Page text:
Chocolate proms

Maureen Johnson is being funny again—this time about her prom.

I did not have a prom. In Sydney1 they’re called school dances (or at least they were in my day) and they are nothing like the big deal they seem to be here in the US of A. And, no, I didn’t have a school dance either on account of going to a tiny hippy school with only about two hundred students. (We didn’t “date” either. Not in the American sense of the word. I don’t think I’ve ever gone on a bona fide “date”.)

Anyways my knowledge of proms is gleaned from Hollywood movies, YA novels, and my American friends. I find prom (and “date”) stories deeply fascinating in an anthropological way. And Maureen’s is a beaut. If you’ve got any fun stories of your own—spit ’em out! Bonus points if you can explain the whole cottilion/debutante ball thing.

In other news it turns out that chocolate is evil. Thus I’m a very very good person because I don’t like it. Don’t believe me? Then read this. Via Elizabeth Bear.

  1. I can’t speak for the whole of Australia—for all I know there may be some small town somewhere that does have proms. Or where school dances are a huge deal. I’ve already discovered that not everyone says “grouse”. Poor blighters. []


  1. Darice Moore on #

    I grew up here in the good ol’ USA, and we had school dances all the time — shuffling around in the cafeteria or the gym while 80s music blared from the speakers. We had those after every football game, and they were great. The prom was the big deal dance, held only once a year. You could only go if you were a junior or senior in high school, or invited by one.

    I didn’t go to my senior prom. All of my friends were going with boyfriends they had grown to dislike but kept on because they wanted dates for the prom, and I thought that sounded dismal (plus, I didn’t even have a tack-on boyfriend for the purpose) so I skipped it.

    I understand now that in many US high schools, the Homecoming Dance has become promlike and bloated, but for us it was just a dance, except you wore a somewhat nicer set of clothes.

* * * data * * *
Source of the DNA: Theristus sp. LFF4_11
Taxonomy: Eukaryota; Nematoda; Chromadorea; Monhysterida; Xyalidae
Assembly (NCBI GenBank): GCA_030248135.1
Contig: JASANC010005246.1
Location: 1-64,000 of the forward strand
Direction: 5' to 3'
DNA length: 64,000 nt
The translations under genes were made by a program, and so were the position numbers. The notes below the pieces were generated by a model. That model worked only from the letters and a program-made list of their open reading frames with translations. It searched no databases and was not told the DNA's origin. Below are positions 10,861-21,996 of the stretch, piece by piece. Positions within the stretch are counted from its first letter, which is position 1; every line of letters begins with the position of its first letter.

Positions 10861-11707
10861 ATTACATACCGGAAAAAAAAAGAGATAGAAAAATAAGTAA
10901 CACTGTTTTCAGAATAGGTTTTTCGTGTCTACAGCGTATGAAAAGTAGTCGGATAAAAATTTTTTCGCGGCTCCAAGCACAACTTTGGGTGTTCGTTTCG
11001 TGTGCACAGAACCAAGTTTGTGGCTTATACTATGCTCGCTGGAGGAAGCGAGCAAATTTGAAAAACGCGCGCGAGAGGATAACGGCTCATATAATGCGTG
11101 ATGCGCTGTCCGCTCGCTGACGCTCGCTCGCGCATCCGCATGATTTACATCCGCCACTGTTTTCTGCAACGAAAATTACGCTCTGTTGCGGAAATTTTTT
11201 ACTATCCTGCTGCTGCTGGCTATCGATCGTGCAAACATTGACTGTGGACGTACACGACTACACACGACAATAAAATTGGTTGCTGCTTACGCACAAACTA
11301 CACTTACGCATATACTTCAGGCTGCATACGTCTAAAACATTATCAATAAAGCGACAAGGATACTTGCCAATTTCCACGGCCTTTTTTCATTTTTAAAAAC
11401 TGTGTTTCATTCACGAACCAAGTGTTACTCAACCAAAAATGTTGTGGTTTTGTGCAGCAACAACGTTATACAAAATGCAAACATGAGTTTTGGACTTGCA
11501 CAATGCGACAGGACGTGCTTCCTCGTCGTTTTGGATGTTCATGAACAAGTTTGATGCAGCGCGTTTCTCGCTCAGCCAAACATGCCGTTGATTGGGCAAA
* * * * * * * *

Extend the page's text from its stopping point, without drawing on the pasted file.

(Also, I was amused to note that the shift in prom fashion happened between my senior year and my sister’s. My senior year was still firmly in the Gunne Sax/Jessica McClintock froufrou-buttbow-hoopskirt phase of prom fashion; five years later, my sister and all her friends wore slinky evening gowns….)

  2. may on #

    buy free trade chocolate. green & black’s is pretty good, and i know there are other free trade brands available. maybe dagoba?

  3. David Moles on #

    Grouse as in whinge, or grouse as in pheasant?

  4. Lynn on #

    “I don’t think I’ve ever gone on a bona fide date.”

    you mean, Scott never took you on a date? Shame on him.

  5. Diana on #

    I think fictional proms are a trope of teen films and books that are not exactly an accurate reflection of the importance in the real world. Prom is big in a lot of US high schools. No denying that. But it’s not always that big (wasn’t in my school, and I’m speaking as a former member of my school’s prom committee) and I think it’s a convenient structural advice in fiction more than anything.

    That being said, I’ve never heard of Prom freakiness the way Maureen describes.

  6. Callie on #

    First (cuz i never posted u a comment b4), i love your books, and I pretty much ALWAYS read your blog … even though I, myself have not yet fallen into the obsession. However I’m halfway there condsidering I read other people’s all the time.

    Anyway. Ok so a little bit of history here.

    About the whole debutant/coming out party thing. Back in the 1600’s (don’t know if it stretches before that or not??), pretty much untill the 1800’s all of the girls that were getting up there, becoming ‘adult’, and no longer a kid had coming out parties. The father was pretty much offering up his daughter for marriage. It was just an open invitation for a young man (or old, seeing as some old geezers of like 70 who hadn’t married yet, would see fit to marry a 17 year old. It really happened then too, and it was deemed ok I guess. As long as the girl got married to someone who was rich, and well off the family didn’t really care if she loved the guy)to court the girl, and eventually propose if they hit it off. So all of this, which you may, or may have not know is the backing behind 16 year olds today have a 20,000 dollar birthay party, which I personally do not understand.

    And the cotillion thing basically prepared you for this, and to be a proper young lady in society.

    I think a debutant BALL, is a bunch of girls all coming out at once, like—ok men here’s 20 girls for the picking—or something like that.

    To end my insanely long rambling, I will end with agreeing with you about the prom thing. I actually just started college, and didn’t go to mine. I actually forced some of my friends to divulge in a hiking filled, pitch a tent, spend the night with the bugs event. Basically, we went camping. Not fun to some, but I actually got them to go kayaking, and stuff. They thanked me later, too … except for my best friend who got poison ivy, but what can you do?

  7. niki on #

    They’re call “high school formals” in aus justine – one in year 10 and one in year 12 – they can be very big deals depending on the school that is 🙂 – silly hippy school teach you nothin 😉

  8. Justine on #